As used herein, the term “nanoparticle source” is defined to include any substance that comprises a polymeric material comprising at least a plurality of nanoparticles having diameters in at least one dimension in the range of 1 up to about 1000 nanometers. In certain embodiments, at least a portion of the nanoparticle source comprises nanoparticles having an average particle size of less than about 400 nanometers. In certain embodiments, the nanoparticle source may comprise crosslinked polymers. In certain embodiments, the nanoparticle source may comprise a heterocyclic compound comprising nitrogen. In certain embodiments, the heterocyclic compound comprising nitrogen may comprise polyvinyl pyrrolidone. An example of a suitable nanoparticle source comprising polyvinyl pyrrolidone is commercially available under the tradename “VIVIPRINT 540” from International Specialty Products of Wayne, New Jersey. On information and belief, VIVIPRINT 540 comprises water and about 11% crosslinked polyvinyl pyrrolidone by weight, and at least a portion of the polyvinyl pyrrolidone is in the form of nanoparticles. In certain embodiments, the nanoparticle source may comprise rubber latex, and at least a portion of the rubber latex is in the form of nanoparticles. One of ordinary skill in the art will recognize the suitability of a nanoparticle source comprising rubber latex where use of a drilling fluid may be subject to environmental restrictions, and should make appropriate adjustments to the compositions or methods of the present invention. A variety of nanoparticle sources comprising rubber latex may be used in accordance with the present invention, including both synthetic and natural rubbers in latex form, where such rubber latexes are commercially available as aqueous dispersions and/or emulsions. In some embodiments, the nanoparticle source comprises emulsion-polymerized copolymers of 1,3-butadiene and styrene. An example of a suitable nanoparticle source comprising emulsion-polymerized copolymers of 1,3-butadiene and styrene used in the drilling fluids of the present invention is commercially available under the tradename “TECHWAX FL250” from Techwax, Ltd. of Newton Aycliffe, United Kingdom. TECHWAX FL250 comprises water and about 68% of emulsion-polymerized copolymers of 1,3-butadiene and styrene by weight, and at least a portion of such copolymers is in the form of nanoparticles. In certain embodiments, the nanoparticle source may comprise a combination of any of these polymeric materials. For example, in one embodiment, the nanoparticle source may comprise crosslinked polyvinyl pyrrolidone and emulsion-polymerized copolymers of 1,3-butadiene and styrene.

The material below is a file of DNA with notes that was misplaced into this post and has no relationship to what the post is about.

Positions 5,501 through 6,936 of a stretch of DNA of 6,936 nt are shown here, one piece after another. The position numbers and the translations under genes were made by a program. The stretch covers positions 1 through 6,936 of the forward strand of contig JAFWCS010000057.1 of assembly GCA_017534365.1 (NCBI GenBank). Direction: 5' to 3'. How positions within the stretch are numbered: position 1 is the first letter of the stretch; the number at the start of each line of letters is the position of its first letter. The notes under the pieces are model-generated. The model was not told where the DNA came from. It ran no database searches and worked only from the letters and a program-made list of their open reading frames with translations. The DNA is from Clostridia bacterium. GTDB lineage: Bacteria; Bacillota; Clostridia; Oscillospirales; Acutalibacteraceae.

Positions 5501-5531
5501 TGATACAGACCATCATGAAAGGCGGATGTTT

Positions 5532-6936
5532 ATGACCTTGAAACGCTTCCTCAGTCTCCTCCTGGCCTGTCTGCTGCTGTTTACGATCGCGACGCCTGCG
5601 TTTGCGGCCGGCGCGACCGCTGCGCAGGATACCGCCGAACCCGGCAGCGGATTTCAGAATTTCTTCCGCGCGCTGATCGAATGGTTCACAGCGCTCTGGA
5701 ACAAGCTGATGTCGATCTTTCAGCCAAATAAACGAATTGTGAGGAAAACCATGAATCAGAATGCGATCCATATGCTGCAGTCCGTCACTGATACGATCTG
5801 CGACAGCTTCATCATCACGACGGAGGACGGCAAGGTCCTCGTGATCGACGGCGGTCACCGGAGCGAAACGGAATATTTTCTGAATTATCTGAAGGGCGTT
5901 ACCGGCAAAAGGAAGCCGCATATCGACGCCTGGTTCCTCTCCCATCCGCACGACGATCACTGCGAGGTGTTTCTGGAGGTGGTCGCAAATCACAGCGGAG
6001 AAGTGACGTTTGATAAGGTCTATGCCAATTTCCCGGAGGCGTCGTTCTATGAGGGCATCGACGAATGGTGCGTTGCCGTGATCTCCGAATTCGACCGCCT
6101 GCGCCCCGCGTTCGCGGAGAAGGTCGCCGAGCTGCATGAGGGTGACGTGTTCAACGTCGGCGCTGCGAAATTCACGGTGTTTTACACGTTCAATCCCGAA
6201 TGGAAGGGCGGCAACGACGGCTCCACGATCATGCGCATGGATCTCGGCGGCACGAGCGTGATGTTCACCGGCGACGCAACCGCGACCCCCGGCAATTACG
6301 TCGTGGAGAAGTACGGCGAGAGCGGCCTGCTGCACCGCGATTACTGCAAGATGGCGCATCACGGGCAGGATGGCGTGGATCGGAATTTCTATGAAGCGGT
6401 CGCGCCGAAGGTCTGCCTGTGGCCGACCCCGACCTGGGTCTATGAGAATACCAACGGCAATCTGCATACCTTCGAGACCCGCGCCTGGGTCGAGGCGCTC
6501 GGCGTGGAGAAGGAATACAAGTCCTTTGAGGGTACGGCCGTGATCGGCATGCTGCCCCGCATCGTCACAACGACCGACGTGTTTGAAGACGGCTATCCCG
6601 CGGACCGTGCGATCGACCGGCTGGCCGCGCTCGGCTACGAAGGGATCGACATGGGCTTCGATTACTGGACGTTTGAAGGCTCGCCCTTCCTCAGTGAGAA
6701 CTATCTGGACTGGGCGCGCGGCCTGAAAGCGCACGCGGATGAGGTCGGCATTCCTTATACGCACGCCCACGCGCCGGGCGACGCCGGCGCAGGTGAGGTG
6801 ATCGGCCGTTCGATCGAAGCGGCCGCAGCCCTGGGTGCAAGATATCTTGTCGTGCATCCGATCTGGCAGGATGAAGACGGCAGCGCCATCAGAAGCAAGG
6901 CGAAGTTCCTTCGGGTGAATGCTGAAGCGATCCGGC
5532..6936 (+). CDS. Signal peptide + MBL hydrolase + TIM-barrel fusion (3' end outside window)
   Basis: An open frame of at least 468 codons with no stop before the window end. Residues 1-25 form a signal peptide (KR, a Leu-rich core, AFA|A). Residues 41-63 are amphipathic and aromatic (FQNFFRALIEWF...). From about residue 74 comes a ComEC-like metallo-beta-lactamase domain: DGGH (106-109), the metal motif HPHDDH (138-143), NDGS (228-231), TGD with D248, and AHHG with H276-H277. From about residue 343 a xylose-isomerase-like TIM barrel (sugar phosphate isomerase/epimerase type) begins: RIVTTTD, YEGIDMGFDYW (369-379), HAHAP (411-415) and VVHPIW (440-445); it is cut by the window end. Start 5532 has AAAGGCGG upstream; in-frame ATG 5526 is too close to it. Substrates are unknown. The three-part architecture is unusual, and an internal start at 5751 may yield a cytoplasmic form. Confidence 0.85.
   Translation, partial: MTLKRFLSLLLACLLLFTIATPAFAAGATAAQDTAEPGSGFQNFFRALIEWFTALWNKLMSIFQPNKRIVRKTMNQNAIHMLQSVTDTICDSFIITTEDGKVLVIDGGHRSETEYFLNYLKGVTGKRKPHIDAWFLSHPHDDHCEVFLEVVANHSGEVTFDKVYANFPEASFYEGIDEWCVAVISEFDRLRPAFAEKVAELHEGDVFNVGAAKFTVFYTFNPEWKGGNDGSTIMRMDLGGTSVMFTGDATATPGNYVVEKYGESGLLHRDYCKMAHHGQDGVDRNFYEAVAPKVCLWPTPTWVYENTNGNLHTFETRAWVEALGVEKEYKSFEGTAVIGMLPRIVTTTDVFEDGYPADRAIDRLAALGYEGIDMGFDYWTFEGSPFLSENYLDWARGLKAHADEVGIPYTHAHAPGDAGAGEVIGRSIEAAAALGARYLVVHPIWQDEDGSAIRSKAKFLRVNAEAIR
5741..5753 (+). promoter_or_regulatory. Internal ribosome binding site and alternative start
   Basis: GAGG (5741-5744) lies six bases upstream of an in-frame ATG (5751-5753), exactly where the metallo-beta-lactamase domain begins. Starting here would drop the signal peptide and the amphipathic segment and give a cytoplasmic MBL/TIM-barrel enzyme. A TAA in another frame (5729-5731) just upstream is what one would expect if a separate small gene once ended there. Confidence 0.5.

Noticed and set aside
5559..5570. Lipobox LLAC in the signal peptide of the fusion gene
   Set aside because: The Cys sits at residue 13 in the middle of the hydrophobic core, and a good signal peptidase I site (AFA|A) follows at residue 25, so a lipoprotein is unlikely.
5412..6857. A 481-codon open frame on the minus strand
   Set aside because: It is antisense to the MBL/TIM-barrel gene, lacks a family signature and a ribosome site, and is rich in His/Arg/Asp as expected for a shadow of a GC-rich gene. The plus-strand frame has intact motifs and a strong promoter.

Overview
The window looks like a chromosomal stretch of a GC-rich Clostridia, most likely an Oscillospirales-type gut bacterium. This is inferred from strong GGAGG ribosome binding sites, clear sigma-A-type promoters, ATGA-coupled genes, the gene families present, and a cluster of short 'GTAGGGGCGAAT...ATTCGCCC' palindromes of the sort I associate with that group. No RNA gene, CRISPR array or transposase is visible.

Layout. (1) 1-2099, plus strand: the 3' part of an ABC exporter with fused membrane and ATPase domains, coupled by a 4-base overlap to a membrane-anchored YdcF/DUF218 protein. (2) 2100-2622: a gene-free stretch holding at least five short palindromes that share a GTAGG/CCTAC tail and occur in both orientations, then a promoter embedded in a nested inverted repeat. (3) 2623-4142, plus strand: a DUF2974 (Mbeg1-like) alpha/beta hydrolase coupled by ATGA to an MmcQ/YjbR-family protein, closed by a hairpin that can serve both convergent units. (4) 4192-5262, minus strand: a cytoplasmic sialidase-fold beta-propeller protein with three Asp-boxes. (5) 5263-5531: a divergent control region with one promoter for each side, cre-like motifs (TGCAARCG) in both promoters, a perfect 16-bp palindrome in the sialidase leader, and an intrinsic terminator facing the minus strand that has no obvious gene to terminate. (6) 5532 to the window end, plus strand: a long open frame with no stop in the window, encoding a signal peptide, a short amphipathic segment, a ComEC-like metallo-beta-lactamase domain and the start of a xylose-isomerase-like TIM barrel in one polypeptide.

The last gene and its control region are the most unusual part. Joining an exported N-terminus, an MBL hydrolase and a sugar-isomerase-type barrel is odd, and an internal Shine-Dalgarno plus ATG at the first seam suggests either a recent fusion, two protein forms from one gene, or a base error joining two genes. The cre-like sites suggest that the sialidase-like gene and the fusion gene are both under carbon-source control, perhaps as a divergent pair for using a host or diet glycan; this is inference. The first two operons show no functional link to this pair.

As used herein, the term “heterocyclic compound comprising nitrogen” refers to any compound whose molecules have a ring structure wherein at least one of the atoms in the ring is a nitrogen atom. In certain embodiments, the heterocyclic compound comprising nitrogen may comprise polyvinyl pyrrolidone. An example of a suitable source of polyvinyl pyrrolidone is commercially available under the tradename “VIVIPRINT 540” from International Specialty Products of Wayne, New Jersey. On information and belief, VIVIPRINT 540 comprises water and about 11% crosslinked polyvinyl pyrrolidone by weight.

Examples of silicates suitable for use in the additives and treatment fluids of the present invention include, but are not limited to, sodium silicate and potassium silicate. Certain silicates may be incompatible with the additives, treatment fluids, or methods of the present invention in a given application. For example, higher concentrations of sodium silicates may have undesirable effects on the subterranean formation in a given operation. In certain instances, fluids contaminated with carbon dioxide, acidic gases (e.g., hydrogen sulphide), or Zechstein brines (i.e., magnesium chloride brines) may be incompatible with certain types of silicates. One of ordinary skill in the art, with the benefit of this disclosure, will recognize instances where certain silicates would be incompatible with the fluids used and/or circumstances present in a given subterranean operation.